“Of course it would be just if the State were to stop criminalising political protestors, and this is necessary, at a minimum. But political transformation lies in challenging the nature of private ownership that pervades the very form that law takes. In the Economic and Philosophic Manuscripts of 1844, Marx writes that the “huckstering with landed property, the transformation of landed property into a commodity, constitutes the final overthrow of the old and the final establishment of the money aristocracy.” Huckstering, Marx tells us, is what defines the very essence of ownership (whether it’s feudal or capitalist, of land or money).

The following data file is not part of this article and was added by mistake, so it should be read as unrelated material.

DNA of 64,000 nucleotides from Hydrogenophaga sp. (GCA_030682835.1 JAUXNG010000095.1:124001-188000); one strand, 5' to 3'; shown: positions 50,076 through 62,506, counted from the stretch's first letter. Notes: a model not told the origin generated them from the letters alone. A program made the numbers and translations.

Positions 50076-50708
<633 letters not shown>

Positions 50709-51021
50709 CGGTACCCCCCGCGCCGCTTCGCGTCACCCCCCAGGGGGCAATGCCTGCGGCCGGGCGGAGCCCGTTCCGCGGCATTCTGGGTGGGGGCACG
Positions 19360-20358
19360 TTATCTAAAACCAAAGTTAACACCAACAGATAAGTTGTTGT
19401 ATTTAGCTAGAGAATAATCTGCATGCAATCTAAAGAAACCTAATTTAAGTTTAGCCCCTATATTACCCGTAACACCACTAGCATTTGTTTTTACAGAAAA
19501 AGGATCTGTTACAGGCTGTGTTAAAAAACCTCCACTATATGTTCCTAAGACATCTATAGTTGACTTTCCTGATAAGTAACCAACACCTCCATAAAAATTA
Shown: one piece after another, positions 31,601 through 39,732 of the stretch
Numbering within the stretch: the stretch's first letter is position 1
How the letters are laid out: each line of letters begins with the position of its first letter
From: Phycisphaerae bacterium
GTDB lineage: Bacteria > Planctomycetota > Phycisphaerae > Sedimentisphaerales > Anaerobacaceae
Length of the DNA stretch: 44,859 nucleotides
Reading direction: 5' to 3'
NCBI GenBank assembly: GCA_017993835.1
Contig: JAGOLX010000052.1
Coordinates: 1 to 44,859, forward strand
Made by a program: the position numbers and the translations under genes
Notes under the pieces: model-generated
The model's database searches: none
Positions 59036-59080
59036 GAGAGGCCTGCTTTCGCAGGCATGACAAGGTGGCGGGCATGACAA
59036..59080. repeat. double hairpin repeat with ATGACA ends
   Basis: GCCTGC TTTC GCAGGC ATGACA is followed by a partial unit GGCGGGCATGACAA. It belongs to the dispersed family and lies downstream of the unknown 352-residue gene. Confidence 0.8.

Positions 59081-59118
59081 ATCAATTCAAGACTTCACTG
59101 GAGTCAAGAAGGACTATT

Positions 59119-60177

“Perhaps huckstering is also an apt and analogous term for the use of law to criminalise political dissent. What we are being offered here (what is being peddled) is a version of the law that deems it criminally improper to disrupt the entitlement of the wealthy to enjoy sport, to assert a noisy, visible presence in public space, to challenge the increasingly private ownership of our universities. Perhaps one place to begin in reconceptualising a law of public harm is to imagine laws that are not tied to the protection of property in all of its glorious diversity, but conceives of public harm as that which damages the life chances of that majority living on the margins of socio-economic privilege.”
Brenna Bhandar is Lecturer in Law, Queen Mary, University of London.